In My Brain // Presidents' Day Weekend

I'm spending the weekend catching up on grading, planning ahead for the ridiculous number of projects I've somehow said yes to, and running in the cold air and sunshine. 
Here are some of my distractions from the Internet:

PEAK READING/SHINE THEORY CIRCLE // Kate Petty's Fish Jokes (read now) --> featured in Ann Friedman's newsletter --> blasted by me on Twitter --> used as a testimonial the following week
(Sidebar: This week's Call Your Girlfriend is terrific.)

THIS OLDIE // Last week my 12th grade film studies students began The Graduate. I always love seeing how this film still resonates with kids today. And even though I've seen it over a dozen times, I'm always catching new things and learning more from fresh eyes. This year I can't get over how tight the writing is. The image above is from here: Here's To You, Mr. Nichols: The Making of The Graduate

THESE FUNKY EARRINGS // On sale and coming soon to my face

REALITY TV FOR LITERARY FOLKS: a good laugh, plus the embarrassing realization that you'd catch me watching these

THE FEMALE PRICE OF MALE PLEASURE // I keep rolling this piece around in my mind

DESIGN MATTERS // turns out that "one of the world's first podcasts" is new to me, and so happy I found it!

Seems like everyone hates this holiday except for me.

Which is why I shamelessly illustrated my likeness and dropped a handmade Valentine into each mailbox in the staff room.

(Not one to shy away from commitment, I am wearing the exact outfit pictured in this card today.)

And if I'd had more time, I would've busted out the sewing machine, like I used to do back in the day (because paper happens to be my favorite thing to sew). And then dropped dozens off at the post office and sent them all over the planet to all the folks I love and miss.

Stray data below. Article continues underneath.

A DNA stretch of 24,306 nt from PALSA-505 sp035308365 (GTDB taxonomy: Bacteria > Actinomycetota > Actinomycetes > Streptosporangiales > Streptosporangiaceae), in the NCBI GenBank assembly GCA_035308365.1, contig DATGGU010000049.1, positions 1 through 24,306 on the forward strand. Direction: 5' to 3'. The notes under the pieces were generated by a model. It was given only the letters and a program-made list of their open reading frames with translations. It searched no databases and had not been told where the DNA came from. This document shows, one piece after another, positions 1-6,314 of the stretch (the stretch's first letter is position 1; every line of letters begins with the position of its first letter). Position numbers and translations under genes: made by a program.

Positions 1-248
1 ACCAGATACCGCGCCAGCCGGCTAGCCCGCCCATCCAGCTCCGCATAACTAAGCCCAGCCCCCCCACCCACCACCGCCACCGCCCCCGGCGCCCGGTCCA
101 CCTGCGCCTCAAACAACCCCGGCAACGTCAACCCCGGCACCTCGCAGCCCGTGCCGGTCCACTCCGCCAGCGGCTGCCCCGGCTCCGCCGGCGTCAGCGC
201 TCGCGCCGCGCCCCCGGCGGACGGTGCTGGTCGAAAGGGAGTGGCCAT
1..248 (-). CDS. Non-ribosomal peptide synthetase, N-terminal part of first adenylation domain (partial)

I'm cynical about a lot of things. Valentine's Day isn't one of them.

Which isn't to ignore its problematic consumerism and obnoxious and harmful emotional messaging.

I'm just choosing to celebrate things that matter to me always: friendships and feelings and handmade things and pleasant mailbox surprises.

So -- happy fake holiday to you. Hope it's full of things that matter to you always.

Our Philadelphia, Our America

When I read Claudia Rankine's Citizen last year, I immediately wondered what my students would have to say about it.

In her writing, Rankine captures her experiences and observations of race in America. The lyric poem explores what Rankine calls her "self self" and her "historical self." It's a moving account, from the microagressions to the national outcries, and students had a lot to say about this text.

Earlier in the year, my colleague, Josh Block, and I wondered about how to engage students in the current world around them. The culminating project that we came up with was Our Philadelphia, Our America. In both of our classes, we asked all of the 12th graders these essential questions:
  • How can we respond to this moment in time?
  • What new narratives can we construct in order to re-imagine future possibilities?
  • What does it mean to be a citizen?
  • What does it mean to be a young person in Philadelphia?

Here is the full project description.

Students grappled in a variety of ways with ideas of citizenship and identity. The structure of this project gave space for students' voices while pushing them to create their best work to share with a wider audience.

It was an important reminder:
Sometimes the best thing we can do for student learning is to get out of the way.

There are too many great Field Notes to share, but here is a sampling of some stand-outs:

This is a tiny selection of awesome student work, but you can see many more Field Notes on our evolving website.

At EduCon last weekend, Josh and I led a session called Citizenship and Radical Hope, where we invited several students to share their work on this project with conference attendees.

My favorite part of the entire weekend was hearing students read aloud snippets of their writing. Their voices sounded different. There was a fire behind the words that I didn't hear from other class assignments.

Something to ask myself more often, perhaps: what's my role in tending that fire?